Colombia will legalize unregistered Venezuelan migrants

Colombia will legalize unregistered Venezuelan migrants

Bogotá, Colombia (AP) – Colombia said on Monday it would register hundreds of thousands of Venezuelan migrants and refugees currently in the country without papers, in an effort to provide them with legal residency and facilitate their access to health care and legal work opportunities. .

President Ivan Duque said that with the new Temporary Protection Law, Venezuelan immigrants illegally residing in the country will be eligible for 10-year residence permits, while currently resident immigrants will be able to extend their stay.

The new measure could benefit as many as one million Venezuelans currently living in Colombia without official papers, in addition to the hundreds of thousands who need to renew their temporary entry visas.

President Duque announced preventive measures at a stately government palace in Bogota while standing with Filippo Grandi, the United Nations High Commissioner for Refugees.

“As we take this historic step outside of Latin America, we hope other countries will follow our example,” Duque said in a room full of ambassadors and diplomats invited to watch the announcement.

Grandi said that the new policy would improve the lives of hundreds of thousands of poor people, describing it as an “extraordinary gesture” of humanity, pragmatism and commitment to human rights.

The Colombian government estimates that 1.8 million Venezuelans currently live in the country, and 55% of them do not have good papers. Most have arrived since 2015, fleeing hyperinflation, food shortages and an increasingly authoritarian government.

Duque said registering these illegal immigrants and refugees would benefit Colombian security agencies and make the provision of social services, including coronavirus vaccines, more efficient.

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The government said that Venezuelans who arrive legally in Colombia can also apply for temporary protection within the next two years.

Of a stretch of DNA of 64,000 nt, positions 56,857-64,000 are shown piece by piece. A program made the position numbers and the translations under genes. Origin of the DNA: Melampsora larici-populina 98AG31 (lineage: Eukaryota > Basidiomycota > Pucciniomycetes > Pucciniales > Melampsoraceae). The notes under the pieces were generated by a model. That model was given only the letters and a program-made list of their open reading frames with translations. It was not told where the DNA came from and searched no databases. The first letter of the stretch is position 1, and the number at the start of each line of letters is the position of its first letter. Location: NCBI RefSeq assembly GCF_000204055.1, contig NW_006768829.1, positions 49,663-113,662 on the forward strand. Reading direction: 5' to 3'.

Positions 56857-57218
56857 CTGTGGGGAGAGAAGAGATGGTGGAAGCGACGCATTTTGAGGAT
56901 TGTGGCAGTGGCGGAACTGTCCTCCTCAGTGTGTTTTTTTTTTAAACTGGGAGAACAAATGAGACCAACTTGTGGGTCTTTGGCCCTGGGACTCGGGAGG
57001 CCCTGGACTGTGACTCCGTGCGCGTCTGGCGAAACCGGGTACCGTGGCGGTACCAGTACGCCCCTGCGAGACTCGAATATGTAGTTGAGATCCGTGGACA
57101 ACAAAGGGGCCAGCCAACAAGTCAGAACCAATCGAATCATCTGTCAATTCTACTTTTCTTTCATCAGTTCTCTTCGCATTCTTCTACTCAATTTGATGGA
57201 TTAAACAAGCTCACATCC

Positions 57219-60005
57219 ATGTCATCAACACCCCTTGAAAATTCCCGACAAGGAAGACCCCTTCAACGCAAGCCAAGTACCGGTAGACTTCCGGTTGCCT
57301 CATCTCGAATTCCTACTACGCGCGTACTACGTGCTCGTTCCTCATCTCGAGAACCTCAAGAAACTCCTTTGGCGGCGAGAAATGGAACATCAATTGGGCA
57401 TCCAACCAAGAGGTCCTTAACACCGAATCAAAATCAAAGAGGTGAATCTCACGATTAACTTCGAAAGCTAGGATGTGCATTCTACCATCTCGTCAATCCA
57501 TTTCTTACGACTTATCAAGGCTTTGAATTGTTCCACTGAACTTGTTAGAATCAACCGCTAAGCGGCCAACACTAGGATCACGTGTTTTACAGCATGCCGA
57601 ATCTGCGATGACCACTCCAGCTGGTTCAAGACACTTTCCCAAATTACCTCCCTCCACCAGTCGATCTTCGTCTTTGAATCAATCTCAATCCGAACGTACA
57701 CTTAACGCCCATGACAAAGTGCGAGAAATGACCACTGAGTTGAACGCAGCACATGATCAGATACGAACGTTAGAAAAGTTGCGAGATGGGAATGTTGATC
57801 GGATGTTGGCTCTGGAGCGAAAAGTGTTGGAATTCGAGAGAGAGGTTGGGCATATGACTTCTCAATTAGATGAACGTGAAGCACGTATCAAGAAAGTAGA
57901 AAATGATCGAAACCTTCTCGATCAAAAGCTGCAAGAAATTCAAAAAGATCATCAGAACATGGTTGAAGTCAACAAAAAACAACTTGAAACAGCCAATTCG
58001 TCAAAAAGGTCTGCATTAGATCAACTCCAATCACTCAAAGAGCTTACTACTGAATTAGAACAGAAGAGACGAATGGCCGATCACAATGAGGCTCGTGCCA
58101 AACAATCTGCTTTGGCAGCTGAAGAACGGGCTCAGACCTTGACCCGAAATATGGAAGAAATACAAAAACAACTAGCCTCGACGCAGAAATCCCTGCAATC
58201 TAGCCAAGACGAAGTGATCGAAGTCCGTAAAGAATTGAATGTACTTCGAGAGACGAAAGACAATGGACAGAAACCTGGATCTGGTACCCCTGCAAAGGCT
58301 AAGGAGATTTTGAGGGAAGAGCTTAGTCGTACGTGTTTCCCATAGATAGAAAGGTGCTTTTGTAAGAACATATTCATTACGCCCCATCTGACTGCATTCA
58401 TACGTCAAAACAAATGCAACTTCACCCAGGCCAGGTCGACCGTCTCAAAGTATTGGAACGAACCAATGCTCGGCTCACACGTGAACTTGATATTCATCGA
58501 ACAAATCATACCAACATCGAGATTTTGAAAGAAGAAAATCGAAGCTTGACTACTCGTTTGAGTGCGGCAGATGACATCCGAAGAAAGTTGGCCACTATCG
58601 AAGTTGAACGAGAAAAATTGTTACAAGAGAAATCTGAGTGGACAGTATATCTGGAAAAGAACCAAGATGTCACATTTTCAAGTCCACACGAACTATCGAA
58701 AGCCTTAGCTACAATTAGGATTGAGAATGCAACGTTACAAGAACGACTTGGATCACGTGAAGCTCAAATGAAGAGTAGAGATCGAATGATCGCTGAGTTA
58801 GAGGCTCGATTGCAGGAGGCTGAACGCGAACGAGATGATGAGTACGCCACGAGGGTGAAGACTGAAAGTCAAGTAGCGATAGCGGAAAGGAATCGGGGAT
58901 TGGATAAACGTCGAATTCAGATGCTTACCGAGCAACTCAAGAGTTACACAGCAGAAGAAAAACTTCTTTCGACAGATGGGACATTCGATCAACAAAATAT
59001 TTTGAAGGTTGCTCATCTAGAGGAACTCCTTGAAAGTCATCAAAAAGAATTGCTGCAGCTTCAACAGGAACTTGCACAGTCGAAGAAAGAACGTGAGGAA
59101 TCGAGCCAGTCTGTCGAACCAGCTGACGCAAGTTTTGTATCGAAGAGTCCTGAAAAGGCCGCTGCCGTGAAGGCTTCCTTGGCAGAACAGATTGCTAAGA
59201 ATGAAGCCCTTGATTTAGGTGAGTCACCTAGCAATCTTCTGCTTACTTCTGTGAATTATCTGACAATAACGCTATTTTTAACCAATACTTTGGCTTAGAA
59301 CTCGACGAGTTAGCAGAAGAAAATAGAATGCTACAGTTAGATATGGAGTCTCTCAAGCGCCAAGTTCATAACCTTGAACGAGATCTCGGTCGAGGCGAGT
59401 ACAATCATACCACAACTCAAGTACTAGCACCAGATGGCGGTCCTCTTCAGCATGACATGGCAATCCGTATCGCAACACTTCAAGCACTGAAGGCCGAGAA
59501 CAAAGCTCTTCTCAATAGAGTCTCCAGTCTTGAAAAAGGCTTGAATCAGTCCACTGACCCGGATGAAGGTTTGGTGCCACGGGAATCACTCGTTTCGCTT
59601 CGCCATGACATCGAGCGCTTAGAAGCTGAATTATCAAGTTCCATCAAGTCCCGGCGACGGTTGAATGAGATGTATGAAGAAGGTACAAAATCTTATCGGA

The new policy comes after Donald Trump signed an executive order in the final days of his presidency to halt the deportations of tens of thousands of Venezuelans residing in the United States.

The new temporary protection law will be implemented in Colombia as immigrants leaving Venezuela find it difficult to settle in other countries in South America, due to the closure of land borders and growing anti-immigrant sentiment.

In Ecuador, hundreds of Venezuelans are stranded on the country’s southern border after Peru’s decision to send tanks and troops to the region to stop illegal border crossings.

Other popular destinations for Venezuelan immigrants are Panama and Chile, which have imposed visa requirements that make it difficult for Venezuelans to move to those countries.

According to the United Nations, there are 4.7 million Venezuelan migrants and other refugees in other Latin American countries after fleeing economic collapse and political division in their home countries. Colombia has more than a third of them.

Duque said that while Colombia’s decision would provide some relief, he did not expect it to halt the transportation of Venezuela.

He said, “If we want to end this crisis, countries should think about how to end dictatorship in Venezuela.” “We need to think about how to form a transitional government and organize free elections.”

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